© REUTERS/Kostas Tsironis
Leader of the German Greens sparked quite a firestorm after he suggested that thousands of underage migrants be voluntarily brought into the country from Greece. Only a few were impressed by the plea for humanism.

Roughly 4,000 children, including "many girls, many fragile little people," desperately wait for relief in the Greek islands, and it's a "requirement of humanity" to "get the kids out first," Robert Habeck, the Green Party leader, exclaimed during an interview with Sunday's edition of Frankfurter Allgemeine Zeitung.

Now, the weekend became less tranquil after politicians - conservative and liberal - locked horns over Habeck's proposal in the media. Chancellor Angela Merkel's Christian Democrats (CDU) were first to lash out at the Green politician, saying Germany shouldn't do it alone.

Gerd Mueller, the development aid minister, argued that "the children can and must best be helped on the spot," while Guenter Krings, parliamentary undersecretary in the Interior Ministry, reminded Habeck that taking children unilaterally would "bypass all European legal rules."

Others feared that the other EU countries would avoid their responsibility to share incoming refugees, leaving the problem to Germany - an unattractive prospect given the heavy migrant influx that struck the country back in 2015.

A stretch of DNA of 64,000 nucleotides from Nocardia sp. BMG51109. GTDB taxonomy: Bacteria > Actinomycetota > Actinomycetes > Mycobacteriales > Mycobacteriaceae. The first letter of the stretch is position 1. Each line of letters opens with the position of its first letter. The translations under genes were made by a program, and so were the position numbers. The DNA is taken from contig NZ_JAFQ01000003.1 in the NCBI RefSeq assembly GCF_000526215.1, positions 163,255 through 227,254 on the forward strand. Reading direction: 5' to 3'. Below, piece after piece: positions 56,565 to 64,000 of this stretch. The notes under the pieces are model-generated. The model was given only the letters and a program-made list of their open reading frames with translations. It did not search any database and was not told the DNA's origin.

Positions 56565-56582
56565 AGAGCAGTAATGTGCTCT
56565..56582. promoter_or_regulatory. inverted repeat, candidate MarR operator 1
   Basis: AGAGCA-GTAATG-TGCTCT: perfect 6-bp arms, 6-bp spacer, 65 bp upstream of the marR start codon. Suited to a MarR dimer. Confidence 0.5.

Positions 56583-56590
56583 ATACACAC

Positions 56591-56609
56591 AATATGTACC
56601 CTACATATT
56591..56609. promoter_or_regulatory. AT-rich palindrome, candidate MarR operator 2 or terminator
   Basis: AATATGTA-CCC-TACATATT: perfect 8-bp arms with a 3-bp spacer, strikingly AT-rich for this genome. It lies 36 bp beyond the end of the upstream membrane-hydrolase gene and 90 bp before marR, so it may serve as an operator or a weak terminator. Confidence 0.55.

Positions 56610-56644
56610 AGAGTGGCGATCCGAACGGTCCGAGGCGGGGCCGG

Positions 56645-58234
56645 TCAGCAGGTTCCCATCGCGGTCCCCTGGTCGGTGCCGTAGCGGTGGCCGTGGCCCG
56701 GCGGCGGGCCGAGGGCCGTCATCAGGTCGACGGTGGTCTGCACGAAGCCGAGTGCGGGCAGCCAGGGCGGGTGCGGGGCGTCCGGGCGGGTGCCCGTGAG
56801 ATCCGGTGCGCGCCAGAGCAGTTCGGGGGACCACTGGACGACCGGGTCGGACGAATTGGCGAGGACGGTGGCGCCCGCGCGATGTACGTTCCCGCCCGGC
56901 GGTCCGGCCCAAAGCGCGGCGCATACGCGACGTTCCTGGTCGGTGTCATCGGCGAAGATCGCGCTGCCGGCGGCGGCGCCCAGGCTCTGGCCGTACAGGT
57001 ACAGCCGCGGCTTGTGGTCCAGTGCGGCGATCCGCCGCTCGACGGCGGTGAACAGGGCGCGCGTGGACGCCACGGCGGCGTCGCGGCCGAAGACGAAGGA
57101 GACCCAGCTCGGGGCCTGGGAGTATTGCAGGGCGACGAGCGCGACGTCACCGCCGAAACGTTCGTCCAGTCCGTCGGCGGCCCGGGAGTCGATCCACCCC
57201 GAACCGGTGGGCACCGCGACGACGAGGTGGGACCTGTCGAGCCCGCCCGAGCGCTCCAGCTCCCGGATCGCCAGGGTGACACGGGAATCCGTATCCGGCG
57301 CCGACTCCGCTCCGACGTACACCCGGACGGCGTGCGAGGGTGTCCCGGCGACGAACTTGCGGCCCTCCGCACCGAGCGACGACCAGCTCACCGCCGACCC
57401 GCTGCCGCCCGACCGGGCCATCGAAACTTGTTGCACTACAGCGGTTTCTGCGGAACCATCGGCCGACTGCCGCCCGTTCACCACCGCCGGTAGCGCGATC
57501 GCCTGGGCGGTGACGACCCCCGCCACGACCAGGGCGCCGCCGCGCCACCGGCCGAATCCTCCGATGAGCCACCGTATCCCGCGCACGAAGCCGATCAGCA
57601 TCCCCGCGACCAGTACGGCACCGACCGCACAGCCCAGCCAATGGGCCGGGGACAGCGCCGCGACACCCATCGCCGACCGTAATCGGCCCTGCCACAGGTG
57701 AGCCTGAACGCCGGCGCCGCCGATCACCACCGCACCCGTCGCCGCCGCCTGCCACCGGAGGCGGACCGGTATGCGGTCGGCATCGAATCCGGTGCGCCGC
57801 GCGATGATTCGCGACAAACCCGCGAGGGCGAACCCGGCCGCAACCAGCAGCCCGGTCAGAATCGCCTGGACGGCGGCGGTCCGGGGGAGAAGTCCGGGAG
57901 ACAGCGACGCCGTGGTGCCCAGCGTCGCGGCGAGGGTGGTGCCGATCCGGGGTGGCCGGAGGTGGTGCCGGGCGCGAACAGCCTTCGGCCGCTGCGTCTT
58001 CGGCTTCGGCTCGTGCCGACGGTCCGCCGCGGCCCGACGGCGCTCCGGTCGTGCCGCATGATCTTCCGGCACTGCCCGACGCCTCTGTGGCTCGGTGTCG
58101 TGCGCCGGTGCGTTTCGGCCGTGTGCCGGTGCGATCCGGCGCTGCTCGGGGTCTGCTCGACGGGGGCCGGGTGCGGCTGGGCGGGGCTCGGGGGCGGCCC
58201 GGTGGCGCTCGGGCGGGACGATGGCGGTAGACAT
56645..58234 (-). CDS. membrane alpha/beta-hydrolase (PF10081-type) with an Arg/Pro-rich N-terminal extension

But the debate turned more emotional when Horst Seehofer, the Interior Minister and a heavyweight in Bavaria's Christian Social Union - a CDU longtime ally - bluntly accused the Greens' leader of making "dishonest policy."

Seehofer recalled that he had been warning of a new "wave of refugees" for months, but the threat so far had "not been taken seriously by too many."

The Greens themselves returned the attack. Marcel Rohrlack, a young Green politician in Munich, tweeted that he hopes a German Christmas carol 'Oh, come, little children' will "get stuck in the neck of certain uber-Christians," prompting questions from conservative Twitterati if he referred to unborn babies that fell victim of abortion.

However, some in the German elite circles defended bringing the migrant children into the country. Boris Pistorius, Interior Minister of Lower Saxony, demanded"to admit these young refugees."

Germany "can no longer stand by and watch their misery" because they are at risk of abuse and assault, he told the media. The unaccompanied children began amassing on Aegean islands earlier this year, but so far, no EU country had volunteered to resettle them, despite numerous calls from Athens to ease the burden.

Under a major 2016 deal between the European Union and Turkey, all migrants crossing into Greece from the nearby Turkish coast are held in island camps pending deportation - unless they are granted asylum by Greek authorities. Consequently, conditions in overcrowded camps deteriorated rapidly, as people continued to descend onto Greek soil.

Germany itself hosted 1.4 million migrants since 2015, according to this year's figures by the UN Refugee Agency. The influx led to shrinking popularity of establishment parties, with the anti-immigration Alternative for Germany party being propelled to power on the back of the massive migrant incursion.